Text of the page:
Learning To Say No
Earlier today I was having a conversation with my son’s college roommate. We are very fortunate that he and his wife live here in the Washington DC area so that we can keep up our relationship with them.
During the conversation, he talked about the stress his wife is under at work and how she does not feel comfortable saying no to the people who are giving her work assignments.
This conversation reminded me of a video I used to show each time I facilitated “The Seven Habits of Highly Effective People” course for Georgetown University employees. During the “Habit III – Put First Things First” part of the course, Stephen Covey would retell an anecdote about the time he was serving as the assistant to the chancellor at a major Utah university. One day the chancellor came in to Covey’s office and gave him a major work assignment. Another major work assignment!
Covey used to keep a chart of all the current assignments on which he was working. When he started the job, he would merely keep adding assignments to his ongoing list.
After he learned the importance of priority setting Covey would take a different approach. When his boss would come in with a new assignment, he would show him the existing chart of high priority projects. He would say, “I am already working on these five important projects, all of them important according to you. Which project would you like like me to pause in order to take on the new project?”
This approach worked more effectively than merely “saying no.” However, it was an important strategy for making the boss aware of the work that was already on Covey’s plate.
Too often we as leaders do not maintain accurate awareness of the projects we have already assigned our direct reports. We think nothing of adding one more priority task to their workloads.
Piling on projects is a lose-lose proposition.
-It hurts the morale of the team member being given the assignment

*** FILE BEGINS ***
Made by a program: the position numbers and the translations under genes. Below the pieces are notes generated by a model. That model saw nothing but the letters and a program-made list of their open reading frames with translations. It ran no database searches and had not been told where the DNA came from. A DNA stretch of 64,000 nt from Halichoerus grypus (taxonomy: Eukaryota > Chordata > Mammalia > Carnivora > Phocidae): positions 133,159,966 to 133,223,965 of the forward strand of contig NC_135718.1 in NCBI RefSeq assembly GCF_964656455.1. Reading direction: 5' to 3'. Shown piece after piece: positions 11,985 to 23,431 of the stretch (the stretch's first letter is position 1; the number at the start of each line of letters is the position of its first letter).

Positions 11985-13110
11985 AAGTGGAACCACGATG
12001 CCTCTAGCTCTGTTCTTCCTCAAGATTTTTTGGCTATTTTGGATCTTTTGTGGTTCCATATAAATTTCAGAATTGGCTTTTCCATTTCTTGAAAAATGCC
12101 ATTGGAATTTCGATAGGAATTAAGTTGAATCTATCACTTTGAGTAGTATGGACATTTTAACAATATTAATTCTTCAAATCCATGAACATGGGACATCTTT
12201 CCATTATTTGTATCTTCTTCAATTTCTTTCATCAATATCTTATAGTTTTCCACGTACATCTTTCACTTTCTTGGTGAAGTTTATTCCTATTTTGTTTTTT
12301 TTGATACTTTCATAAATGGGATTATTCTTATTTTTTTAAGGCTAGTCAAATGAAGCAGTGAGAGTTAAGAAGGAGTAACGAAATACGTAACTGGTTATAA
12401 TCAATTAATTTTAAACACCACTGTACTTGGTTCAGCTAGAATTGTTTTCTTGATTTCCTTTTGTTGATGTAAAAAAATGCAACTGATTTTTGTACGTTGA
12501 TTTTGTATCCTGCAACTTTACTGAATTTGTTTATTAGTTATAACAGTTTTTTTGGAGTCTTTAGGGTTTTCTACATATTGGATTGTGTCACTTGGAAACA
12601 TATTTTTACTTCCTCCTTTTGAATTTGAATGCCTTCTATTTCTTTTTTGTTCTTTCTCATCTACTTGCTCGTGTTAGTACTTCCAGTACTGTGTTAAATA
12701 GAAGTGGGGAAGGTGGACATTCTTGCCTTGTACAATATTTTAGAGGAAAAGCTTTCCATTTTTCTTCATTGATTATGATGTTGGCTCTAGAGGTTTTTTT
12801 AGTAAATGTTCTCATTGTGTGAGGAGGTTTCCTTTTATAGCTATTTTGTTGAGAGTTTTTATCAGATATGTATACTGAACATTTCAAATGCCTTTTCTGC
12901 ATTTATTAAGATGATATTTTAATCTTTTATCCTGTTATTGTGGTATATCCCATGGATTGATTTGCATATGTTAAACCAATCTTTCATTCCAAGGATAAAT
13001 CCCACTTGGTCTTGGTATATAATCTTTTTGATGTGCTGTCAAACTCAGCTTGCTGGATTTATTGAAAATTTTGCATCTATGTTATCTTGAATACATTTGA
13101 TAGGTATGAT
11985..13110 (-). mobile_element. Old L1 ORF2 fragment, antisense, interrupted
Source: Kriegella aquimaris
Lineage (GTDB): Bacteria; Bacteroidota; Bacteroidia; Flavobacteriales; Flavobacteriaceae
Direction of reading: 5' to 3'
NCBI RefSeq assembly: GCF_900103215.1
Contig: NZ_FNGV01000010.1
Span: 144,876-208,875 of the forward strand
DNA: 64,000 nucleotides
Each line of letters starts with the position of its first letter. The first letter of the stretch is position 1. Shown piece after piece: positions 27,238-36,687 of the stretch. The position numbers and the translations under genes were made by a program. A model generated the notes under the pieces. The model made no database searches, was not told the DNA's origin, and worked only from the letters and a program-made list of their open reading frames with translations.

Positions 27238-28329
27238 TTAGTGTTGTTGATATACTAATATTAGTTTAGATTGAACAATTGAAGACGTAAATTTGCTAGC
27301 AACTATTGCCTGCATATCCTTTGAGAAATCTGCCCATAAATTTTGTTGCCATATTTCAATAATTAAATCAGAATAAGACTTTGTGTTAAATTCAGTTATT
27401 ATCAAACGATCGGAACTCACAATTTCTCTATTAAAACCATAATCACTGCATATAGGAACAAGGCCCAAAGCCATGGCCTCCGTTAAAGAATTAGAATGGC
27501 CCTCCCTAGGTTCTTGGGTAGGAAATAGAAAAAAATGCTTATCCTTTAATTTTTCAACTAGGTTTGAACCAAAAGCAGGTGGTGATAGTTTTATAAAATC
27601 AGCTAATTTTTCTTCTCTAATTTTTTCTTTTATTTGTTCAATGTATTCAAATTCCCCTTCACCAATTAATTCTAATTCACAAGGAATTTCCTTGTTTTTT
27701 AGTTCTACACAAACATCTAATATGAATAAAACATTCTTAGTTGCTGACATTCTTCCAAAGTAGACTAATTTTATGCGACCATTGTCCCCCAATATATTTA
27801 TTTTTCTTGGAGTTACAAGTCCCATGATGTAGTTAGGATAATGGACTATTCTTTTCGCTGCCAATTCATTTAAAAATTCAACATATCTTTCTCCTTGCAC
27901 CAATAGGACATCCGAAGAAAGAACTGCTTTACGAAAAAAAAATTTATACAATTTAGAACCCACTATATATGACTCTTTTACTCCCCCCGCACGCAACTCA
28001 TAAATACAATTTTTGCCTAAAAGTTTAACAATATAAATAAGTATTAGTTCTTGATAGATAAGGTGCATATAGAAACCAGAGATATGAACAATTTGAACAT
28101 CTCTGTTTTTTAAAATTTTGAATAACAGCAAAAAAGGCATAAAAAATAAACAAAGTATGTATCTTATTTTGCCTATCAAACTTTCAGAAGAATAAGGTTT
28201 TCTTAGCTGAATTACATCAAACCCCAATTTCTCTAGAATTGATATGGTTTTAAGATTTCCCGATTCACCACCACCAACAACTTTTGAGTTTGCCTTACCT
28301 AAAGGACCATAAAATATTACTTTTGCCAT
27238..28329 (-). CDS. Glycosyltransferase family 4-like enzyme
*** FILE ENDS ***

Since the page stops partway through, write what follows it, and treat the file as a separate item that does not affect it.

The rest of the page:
-It shows him or her that we are not aware of all the work we have already assigned
-It reflects the fact that we are not sensitive to the work/life balance of our teammates
-It can lead to resentment, burnout or even resignation
Learning to say “no,” to ask our boss for guidance or to seek advice from trusted advisors higher up in the organization’s hierarchy is a valuable tool for team members at any stage of professional growth.
We as leaders must endeavor to create a work environment where trust is promoted. With trust comes honesty and transparency. With honesty, our team members can “say no” with an explanation or ask for guidance on priority setting in the moment.
It takes time, trust and courage to learn to say no. It is not a badge of honor to accept all work assignments without question. If we gain a reputation for taking on all work assignments with nary a comment, we will develop a reputation as a workhorse and a tireless teammate. However, we can also easily develop health issues that will prevent us from performing at a high level.
As leaders, it is up to us to teach our teammates that it is ok to say “no”. With a trust-based culture and honesty existing between and among teammates at different levels of the organization, people will not be afraid to ask for advice instead of quietly accepting every assignment without comment.
As always, communication is the answer, regardless of the career stage at which we find ourselves.